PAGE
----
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My First Sale by Stephanie Draven

My First Sale by Stephanie Draven

Welcome to the My First Sale series. Each Monday, Dear Author posts the first sale letter of bestselling authors, debut authors, and authors in between. Stephanie Draven writes Silhouette Nocturnes and has historical fiction, a series of forthcoming novels from Berkley Books featuring Cleopatra's daughter under the name Stephanie Dray.   You can visit Stephanie at her website:


When I was an aspiring author, I had a vivid dream of how my first book would come to be published. After all my years of researching and polishing my manuscript about Cleopatra’s Daughter, an editor would clutch my beloved manuscript to her heart and sigh with joy. Then I would get the call, in which I would learn that my magnificent work was a rare gem in the literary world, and everything would be fairies and rainbows and unicorns…

Yeah. So that’s not what happened at all.

Being an idiotic neophyte, I'd always assumed that my book was a work of epic fantasy. Nevermind that it was historical. Nevermind that it was a journey more suitable to women’s fiction. I figured that since it had magic in it, it had to be fantasy, and pitched to a few spec fic editors who were excited to see the full manuscript, but ultimately decided that I was barking up the wrong genre tree.

At that point, it struck me that if I wasn’t even sure what genre I was writing in, I obviously needed some help. So, I set about getting an agent. Only a few days after I started my search, I received a call from Jennifer Schober of Spencerhill Associates. She excitedly asked to see the full manuscript of what I was then calling Cleopatra’s Daughter.

Now, this was a miracle. But because by all rights, she shouldn't have called at all. Not only had the email I provided to Jennifer bounced, but I had also managed to send her a manuscript in which all my comments were right there in the margins where she could read them. (Did I mention already that I’m an idiot?)

Poisoned Kisses CoverIn spite of all this, she wanted to read the full manuscript and called to tell me that she “love love loved” it and wanted to offer me representation. There was no question that I was going to say yes. Jennifer wasn’t just my dream agent, she was also passionate about my work. Even so, I took the time to read over the contract before enthusiastically accepting.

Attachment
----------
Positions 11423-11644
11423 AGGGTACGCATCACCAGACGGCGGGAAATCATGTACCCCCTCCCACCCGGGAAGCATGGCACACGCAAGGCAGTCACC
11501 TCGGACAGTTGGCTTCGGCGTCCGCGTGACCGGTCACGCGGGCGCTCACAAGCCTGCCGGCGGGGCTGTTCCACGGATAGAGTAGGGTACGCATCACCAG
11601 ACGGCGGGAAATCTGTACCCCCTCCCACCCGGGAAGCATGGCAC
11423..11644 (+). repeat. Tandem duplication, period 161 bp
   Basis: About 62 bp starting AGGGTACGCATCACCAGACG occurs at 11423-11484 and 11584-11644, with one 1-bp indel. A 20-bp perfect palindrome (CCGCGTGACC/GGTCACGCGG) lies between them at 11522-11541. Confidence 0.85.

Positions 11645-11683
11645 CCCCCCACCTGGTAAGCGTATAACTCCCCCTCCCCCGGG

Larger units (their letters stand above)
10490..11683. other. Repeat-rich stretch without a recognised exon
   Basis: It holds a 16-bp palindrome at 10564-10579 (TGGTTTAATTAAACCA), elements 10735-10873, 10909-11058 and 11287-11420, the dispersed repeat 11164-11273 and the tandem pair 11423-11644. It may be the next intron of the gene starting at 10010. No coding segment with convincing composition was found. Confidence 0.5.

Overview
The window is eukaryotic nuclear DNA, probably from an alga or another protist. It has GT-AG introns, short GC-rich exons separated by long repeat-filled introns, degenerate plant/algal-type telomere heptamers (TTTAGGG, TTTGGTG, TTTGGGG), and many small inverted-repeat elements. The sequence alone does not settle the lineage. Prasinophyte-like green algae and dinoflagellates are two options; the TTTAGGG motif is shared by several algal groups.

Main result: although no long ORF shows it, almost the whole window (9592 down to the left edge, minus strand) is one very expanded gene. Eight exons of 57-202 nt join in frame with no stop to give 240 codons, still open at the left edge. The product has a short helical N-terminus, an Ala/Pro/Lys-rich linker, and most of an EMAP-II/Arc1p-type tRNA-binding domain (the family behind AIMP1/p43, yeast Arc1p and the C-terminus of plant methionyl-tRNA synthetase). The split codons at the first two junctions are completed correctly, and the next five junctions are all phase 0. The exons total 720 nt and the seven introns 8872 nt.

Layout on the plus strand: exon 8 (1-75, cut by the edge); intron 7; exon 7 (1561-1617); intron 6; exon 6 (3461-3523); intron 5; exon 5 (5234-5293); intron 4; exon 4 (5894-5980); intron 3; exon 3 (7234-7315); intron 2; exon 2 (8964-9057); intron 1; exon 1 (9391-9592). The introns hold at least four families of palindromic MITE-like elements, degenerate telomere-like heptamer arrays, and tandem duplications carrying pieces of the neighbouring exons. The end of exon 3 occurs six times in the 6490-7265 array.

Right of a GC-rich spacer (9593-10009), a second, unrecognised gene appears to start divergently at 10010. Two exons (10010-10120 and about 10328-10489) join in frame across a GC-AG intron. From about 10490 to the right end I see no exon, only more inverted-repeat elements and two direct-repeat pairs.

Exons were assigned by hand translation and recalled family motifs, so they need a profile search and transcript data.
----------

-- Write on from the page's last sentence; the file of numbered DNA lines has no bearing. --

Now, literary agents all know what happened next, right? As soon as you sign a new client, out comes every old manuscript from the trunk. And I had a few. I didn’t want her to think I was a one trick pony, after all. Sure, I wrote historical fiction. But I also wrote fantasy and romance and a few other things besides. I particularly love mythology and I’d just completed a little novella about a gorgon in love. Yes, that’s right. A gorgon.

Jennifer patiently read my stuff and adored the gorgon story which she assured me was perfect for Harlequin’s Nocturne line. I told her that I had an idea for an accompanying novella about a modern day hydra and she loved that idea too. I was really excited to work on something as creative as updating Greek monster mythology for modern readers, and things were looking great! I was on cloud nine.

Of course, I had no idea the emotional roller-coaster I was about to take.

You see, an editor who shall remain nameless at a major publishing house, fell in love my big historical about Cleopatra’s Daughter. What’s more, she was taking it to the acquisitions board. My agent was super excited. I was super excited. It was happening! Just as I had hoped, an editor had clutched my manuscript to her heart and sighed with joy…

But then everything came to a screeching halt. There was a problem. You see, another book entitled CLEOPATRA’S DAUGHTER was just about to hit bookshelves. And it had been penned by none other than best-selling author Michelle Moran.

Now, I don’t think it’s possible to overstate my state of shock as my first major sale unravelled. In thirty years, no one had written a book about Cleopatra Selene. But now, somehow, the enormously talented and personable Michelle Moran had done it! I was plunged into despair at the thought that my manuscript was no rare gem. I'd seem like a copy cat! All my publishing hopes and dreams were in smoldering ruins. Ruins, I tell you.

I couldn't be comforted. It was like the worst break-up I’d ever had. I brooded and listened to maudlin music. I stayed up late watching Elizabeth Taylor and Richard Burton on DVD. I ate an entire pint of Ben & Jerry’s Chunky Monkey. And I don’t even like Chunky Monkey.

Then, as if in penance for that ice cream, I came down with the worst case of stomach flu I’d had in my life. I spent the next few days in the bed or worshipping the porcelain goddess so that when my agent called, I struggled not to groan into the phone. I was utterly confused when she told me that we had an offer.

I was dehydrated, curled up in a shivering heap at the end of my couch in a pair of fuzzy slippers, and so I assumed I was delirious when she said that Nocturne editor Tara Gavin had loved my gorgon novella, and loved my outline for the modern day hydra even more. So much so that she wanted me to turn it into a book.

I may have said something very eloquent like, “Wait, what?”

“It’s official,” Jenn told me. “A two book contract for Nocturne. Your first book!”

I sat there in my delirium contemplating this. After years and years of honing my craft and polishing my manuscripts, I had somehow sold my first book–sight-unseen–based on an outline? Later, of course, I would realize that it wasn’t just based on an outline. Tara had purchased my gorgon story, which would go on to be MIDNIGHT MEDUSA. She understood the arc of my planned MYTHICA series and based on all my other work, she had faith that I could deliver an exciting, gritty story of dark sensuality.